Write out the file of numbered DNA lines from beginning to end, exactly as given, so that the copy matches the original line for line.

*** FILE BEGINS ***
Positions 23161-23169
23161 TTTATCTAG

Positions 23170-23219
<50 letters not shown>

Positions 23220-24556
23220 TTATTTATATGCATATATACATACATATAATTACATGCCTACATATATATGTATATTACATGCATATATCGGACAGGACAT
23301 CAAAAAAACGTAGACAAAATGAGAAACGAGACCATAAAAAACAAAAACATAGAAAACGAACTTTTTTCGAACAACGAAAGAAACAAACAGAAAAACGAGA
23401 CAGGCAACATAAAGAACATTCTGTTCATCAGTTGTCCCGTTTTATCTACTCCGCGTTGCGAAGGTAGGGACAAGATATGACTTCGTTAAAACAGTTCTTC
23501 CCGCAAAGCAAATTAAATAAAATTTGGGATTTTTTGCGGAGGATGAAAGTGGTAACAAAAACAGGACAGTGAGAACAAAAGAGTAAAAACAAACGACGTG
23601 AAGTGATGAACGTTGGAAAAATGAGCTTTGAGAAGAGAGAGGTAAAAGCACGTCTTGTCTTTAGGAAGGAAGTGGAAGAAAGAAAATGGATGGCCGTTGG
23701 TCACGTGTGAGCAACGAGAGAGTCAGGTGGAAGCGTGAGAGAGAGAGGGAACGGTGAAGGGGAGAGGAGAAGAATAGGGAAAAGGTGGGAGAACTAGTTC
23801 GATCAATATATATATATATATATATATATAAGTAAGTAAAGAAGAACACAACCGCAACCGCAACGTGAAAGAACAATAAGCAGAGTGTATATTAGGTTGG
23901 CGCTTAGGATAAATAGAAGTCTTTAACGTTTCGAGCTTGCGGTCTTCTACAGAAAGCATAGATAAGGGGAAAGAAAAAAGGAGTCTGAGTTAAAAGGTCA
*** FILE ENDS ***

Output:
Positions 23161-23169
23161 TTTATCTAG

Positions 23170-23219
<50 letters not shown>

Positions 23220-24556
23220 TTATTTATATGCATATATACATACATATAATTACATGCCTACATATATATGTATATTACATGCATATATCGGACAGGACAT
23301 CAAAAAAACGTAGACAAAATGAGAAACGAGACCATAAAAAACAAAAACATAGAAAACGAACTTTTTTCGAACAACGAAAGAAACAAACAGAAAAACGAGA
23401 CAGGCAACATAAAGAACATTCTGTTCATCAGTTGTCCCGTTTTATCTACTCCGCGTTGCGAAGGTAGGGACAAGATATGACTTCGTTAAAACAGTTCTTC
23501 CCGCAAAGCAAATTAAATAAAATTTGGGATTTTTTGCGGAGGATGAAAGTGGTAACAAAAACAGGACAGTGAGAACAAAAGAGTAAAAACAAACGACGTG
23601 AAGTGATGAACGTTGGAAAAATGAGCTTTGAGAAGAGAGAGGTAAAAGCACGTCTTGTCTTTAGGAAGGAAGTGGAAGAAAGAAAATGGATGGCCGTTGG
23701 TCACGTGTGAGCAACGAGAGAGTCAGGTGGAAGCGTGAGAGAGAGAGGGAACGGTGAAGGGGAGAGGAGAAGAATAGGGAAAAGGTGGGAGAACTAGTTC
23801 GATCAATATATATATATATATATATATATAAGTAAGTAAAGAAGAACACAACCGCAACCGCAACGTGAAAGAACAATAAGCAGAGTGTATATTAGGTTGG
23901 CGCTTAGGATAAATAGAAGTCTTTAACGTTTCGAGCTTGCGGTCTTCTACAGAAAGCATAGATAAGGGGAAAGAAAAAAGGAGTCTGAGTTAAAAGGTCA